LGBTQ: Stigma Bullying and Depression
Upcoming SlideShare
Loading in...5
×

Like this? Share it with your network

Share

LGBTQ: Stigma Bullying and Depression

  • 177 views
Uploaded on

Mental Health outlook on the Lesbian, Gay, Bisexual, Transgendered, and Queer population as it relates to stigma, bullying, and depression.

Mental Health outlook on the Lesbian, Gay, Bisexual, Transgendered, and Queer population as it relates to stigma, bullying, and depression.

  • Full Name Full Name Comment goes here.
    Are you sure you want to
    Your message goes here
    Be the first to comment
    Be the first to like this
No Downloads

Views

Total Views
177
On Slideshare
177
From Embeds
0
Number of Embeds
0

Actions

Shares
Downloads
1
Comments
0
Likes
0

Embeds 0

No embeds

Report content

Flagged as inappropriate Flag as inappropriate
Flag as inappropriate

Select your reason for flagging this presentation as inappropriate.

Cancel
    No notes for slide

Transcript

  • 1. LGBTQ Population: Stigma, Bullying, and Depression
  • 2. Put yourself into the shoes of LGBTQ... Imagine you were sitting on the couch on the weekends and saw this TV commercial… How would you feel or react? **Quick Note: HB 436 is the bill for same-sex marriage in New Hampshire
  • 3. News “I used two bar magnets in my research. A bar magnet is a horizontal magnet that has the North Pole and the South Pole and when you bring two bar magnets and you bring the North Pole together you find that the two North Poles will not attract, they will repel, that is, they will push away themselves showing that a man should not attract a man.” Nigerian Student Uses Magnets To 'Prove' Gay Marriage Is Wrong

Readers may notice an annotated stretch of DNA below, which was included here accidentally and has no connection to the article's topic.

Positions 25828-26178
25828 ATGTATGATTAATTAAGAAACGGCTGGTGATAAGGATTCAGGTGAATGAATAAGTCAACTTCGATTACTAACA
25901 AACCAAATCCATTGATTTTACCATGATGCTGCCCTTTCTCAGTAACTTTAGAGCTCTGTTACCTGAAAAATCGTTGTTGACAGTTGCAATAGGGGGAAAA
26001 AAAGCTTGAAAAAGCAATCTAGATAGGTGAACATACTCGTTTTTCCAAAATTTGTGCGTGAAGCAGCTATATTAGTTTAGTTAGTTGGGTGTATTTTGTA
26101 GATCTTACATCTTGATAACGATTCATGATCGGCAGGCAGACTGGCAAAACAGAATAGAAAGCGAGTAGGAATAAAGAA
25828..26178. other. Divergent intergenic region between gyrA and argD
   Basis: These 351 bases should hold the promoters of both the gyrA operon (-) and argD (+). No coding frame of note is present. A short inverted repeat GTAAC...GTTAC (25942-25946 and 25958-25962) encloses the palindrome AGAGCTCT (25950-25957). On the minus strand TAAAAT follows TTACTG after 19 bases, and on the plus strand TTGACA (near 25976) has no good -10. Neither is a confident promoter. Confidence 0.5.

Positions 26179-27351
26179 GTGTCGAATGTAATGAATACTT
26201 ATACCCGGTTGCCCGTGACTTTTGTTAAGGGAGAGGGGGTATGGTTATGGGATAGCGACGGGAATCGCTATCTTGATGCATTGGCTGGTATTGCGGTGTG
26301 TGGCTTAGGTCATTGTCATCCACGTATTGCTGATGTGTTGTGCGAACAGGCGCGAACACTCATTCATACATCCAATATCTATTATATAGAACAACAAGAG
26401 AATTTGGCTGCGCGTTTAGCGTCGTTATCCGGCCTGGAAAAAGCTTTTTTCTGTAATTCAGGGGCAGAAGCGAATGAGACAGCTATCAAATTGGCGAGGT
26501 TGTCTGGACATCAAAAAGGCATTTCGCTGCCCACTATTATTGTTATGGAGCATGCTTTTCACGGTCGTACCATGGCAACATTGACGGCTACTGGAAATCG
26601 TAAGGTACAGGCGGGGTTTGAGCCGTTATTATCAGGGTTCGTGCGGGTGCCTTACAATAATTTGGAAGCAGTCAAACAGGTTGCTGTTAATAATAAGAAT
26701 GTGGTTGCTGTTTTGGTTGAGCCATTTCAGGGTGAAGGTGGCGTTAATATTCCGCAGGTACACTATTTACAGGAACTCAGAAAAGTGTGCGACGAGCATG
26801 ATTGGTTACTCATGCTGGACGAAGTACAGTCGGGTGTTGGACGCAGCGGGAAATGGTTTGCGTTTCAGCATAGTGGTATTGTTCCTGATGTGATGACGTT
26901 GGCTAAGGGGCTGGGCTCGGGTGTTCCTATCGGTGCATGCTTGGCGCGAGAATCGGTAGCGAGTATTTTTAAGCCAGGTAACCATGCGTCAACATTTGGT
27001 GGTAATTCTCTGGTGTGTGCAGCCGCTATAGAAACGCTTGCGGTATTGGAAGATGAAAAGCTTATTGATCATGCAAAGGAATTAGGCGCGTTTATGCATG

• 4. What do they experience? Some REAL STORIES...
  • 5. The story of Jonah Mowry http://www.youtube.com/watch?v=TdkN n3Ei-Lg
  • 6. LGBTQ and Self- Disclosure ● Disclosing a lesbian, gay, bisexual, transgender, and queer (LGBTQ) identity to others, or ‘‘coming out,’’ has been shown in past research to be associated with mental health benefits (Legate, Ryan, & Weinstein, 2012). ● The LGBTQ population may anticipate stigmatization, negative judgements, and rejection. ● Stigmatization is defined as a mark of disgrace. ● Costs of concealment are also very stressful. ● Costs include lower relationship satisfaction in same- sex couples, emotional distress, and other mental health issues (Legate, Ryan, & Weinstein, 2012).